Slices of Life: The science of happiness

"From my very limited research, along with (extensive) lifetime experience, I’ve concluded that happiness is a habit. As with all habits, it gets easier and more natural with practice," writes Jill Pertler.

Jill Pertler
Jill Pertler
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Lately I’ve been interested in happiness — scientifically speaking, of course. That sounds counterintuitive, oxymoronic even. How can the cut and dried factual-based world of science have anything to do with something as instinctive and emotional as happiness?

Turns out they have more in common than I originally thought. Happiness causes physiological changes within us that science is able to use to identify, quantify and even predict happy.

I’ve always thought of happiness as external — something that happens to me. Happiness comes from going to Disney World, opening presents at Christmas, saying “yes” to the dress, a brand new convertible, landing that dream job, scoring the last slice of chocolate cake, winning the lottery and so on.

While this might sound logical, external experiences and things that happen to us aren’t the real source of happiness. In truth, happiness comes from within. At least that’s what science says.

And who are we to argue with science?


Scientists have studied happiness and they’ve found it happens naturally. (Duh.) But, (here’s the kicker) it can also be manufactured. Harvard psychologist Dan Gilbert describes “synthetic happiness.” It’s the happy we create when we don’t get what we want.

Sort of like seeing the glass as half full.

As it turns out, when we don’t get what we want, the happiest among us take on a new perspective and choose to see it another way.

Key word in that last sentence: choose.

Happiness is a choice.

Absorb the power in that for just a minute, because it is great. It is gigantic.

You get to choose your own happiness. How flipping awesome is that? Flippingly! Because choice is power. And the power is in your hands. No one else’s. You are in charge.

Flippingly in charge. Damn grand.


From my very limited research, along with (extensive) lifetime experience, I’ve concluded that happiness is a habit. As with all habits, it gets easier and more natural with practice. In contrast, the opposite is also true. Choosing a dim outlook on life can also become a habit. You can send two people to the county fair on the same day. One will see dirt and dust and crowds and long lines in front of the food trucks serving greasy food. The other will see the roller coaster, Ferris wheel and delicious corn dogs on a stick.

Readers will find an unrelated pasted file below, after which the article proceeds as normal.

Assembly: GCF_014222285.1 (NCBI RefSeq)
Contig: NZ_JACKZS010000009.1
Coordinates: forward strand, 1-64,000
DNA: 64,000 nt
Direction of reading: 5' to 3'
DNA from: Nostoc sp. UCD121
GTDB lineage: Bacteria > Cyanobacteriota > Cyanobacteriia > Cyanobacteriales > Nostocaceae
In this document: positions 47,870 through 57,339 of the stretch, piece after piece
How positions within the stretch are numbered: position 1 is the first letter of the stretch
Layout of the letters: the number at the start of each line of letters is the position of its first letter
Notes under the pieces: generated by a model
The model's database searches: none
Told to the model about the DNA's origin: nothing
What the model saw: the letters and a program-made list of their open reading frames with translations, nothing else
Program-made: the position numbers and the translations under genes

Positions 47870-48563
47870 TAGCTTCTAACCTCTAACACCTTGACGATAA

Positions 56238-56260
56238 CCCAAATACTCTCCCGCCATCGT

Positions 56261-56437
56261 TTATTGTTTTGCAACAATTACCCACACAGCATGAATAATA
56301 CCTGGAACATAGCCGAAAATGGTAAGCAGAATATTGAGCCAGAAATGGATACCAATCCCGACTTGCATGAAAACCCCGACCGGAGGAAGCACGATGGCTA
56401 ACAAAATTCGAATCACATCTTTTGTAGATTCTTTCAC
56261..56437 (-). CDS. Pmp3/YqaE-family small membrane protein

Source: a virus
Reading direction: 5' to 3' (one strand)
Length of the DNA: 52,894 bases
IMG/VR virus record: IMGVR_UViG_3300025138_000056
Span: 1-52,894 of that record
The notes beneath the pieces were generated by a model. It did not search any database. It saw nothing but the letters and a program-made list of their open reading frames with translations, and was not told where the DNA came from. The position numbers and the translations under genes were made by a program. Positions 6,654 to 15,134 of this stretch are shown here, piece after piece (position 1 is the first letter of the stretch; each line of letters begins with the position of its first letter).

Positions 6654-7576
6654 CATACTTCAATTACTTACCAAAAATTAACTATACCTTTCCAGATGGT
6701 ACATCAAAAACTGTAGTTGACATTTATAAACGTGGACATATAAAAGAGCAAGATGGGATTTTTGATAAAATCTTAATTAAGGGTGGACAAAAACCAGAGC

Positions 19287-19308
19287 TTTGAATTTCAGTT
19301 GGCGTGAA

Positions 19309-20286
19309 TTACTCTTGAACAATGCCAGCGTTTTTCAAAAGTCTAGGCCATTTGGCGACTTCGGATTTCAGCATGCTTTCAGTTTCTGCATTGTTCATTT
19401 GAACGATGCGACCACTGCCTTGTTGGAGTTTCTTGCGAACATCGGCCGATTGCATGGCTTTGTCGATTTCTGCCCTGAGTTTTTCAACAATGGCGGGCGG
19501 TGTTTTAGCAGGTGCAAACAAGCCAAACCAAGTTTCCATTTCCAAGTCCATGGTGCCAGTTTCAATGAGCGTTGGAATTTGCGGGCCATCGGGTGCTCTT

Same fair. Same day. Same experiences. Different outlooks. Different outcomes.

The people in the white lab coats tell us happiness is a choice, and in that, they have a few other gems that can help us find our own Happiness Boulevard. Here’s what their studies suggest:

Gratitude increases happiness. If we spend time thinking of all that we have, we commit less brain energy to all things we want or don’t have. Gratitude, like happiness, is a habit. They are best friends and are often seen having coffee together on Tuesday mornings at the cute little pastry shop down the street — visibly exuding appreciation and love for one another over lattes and donuts.

Happiness can be increased by (ready for this shocker?) engaging in activities you enjoy. Do what makes you happy and you will more likely be happy. Standing ovation for the obvious.

Understand that your emotions are your choice. Even in dire circumstances, you choose how you feel. It may be bad, but it will get better and could possibly be worse. Most of our challenges won’t even be on our radar a year from now, much less five years from now. Even if they will be, life won’t always be the same as it is today. Ponder and remember that. Allow yourself to give it perspective even if it has to be one conscious breath at a time.

The happiest people believe in something greater than themselves. This lifts the weight of the world off of their shoulders. Perhaps we are not in control after all. Understand this and accept it. Embrace it for the gift it is.

I grew up believing “things” made me happy — experiences, good fortune, other people. Turns out I was only half right. Happiness might (sometimes) come from our environment, but most often it is already within us — waiting for us to embrace and recognize it. It is there for the taking. Go ahead, scoop up a healthy portion for yourself.


You’ll be glad you did.

Jill Pertler is an award-winning syndicated columnist, published playwright and author. Don’t miss a slice; follow the Slices of Life page on Facebook.

Jill Pertler is an award-winning syndicated columnist, published playwright and author.
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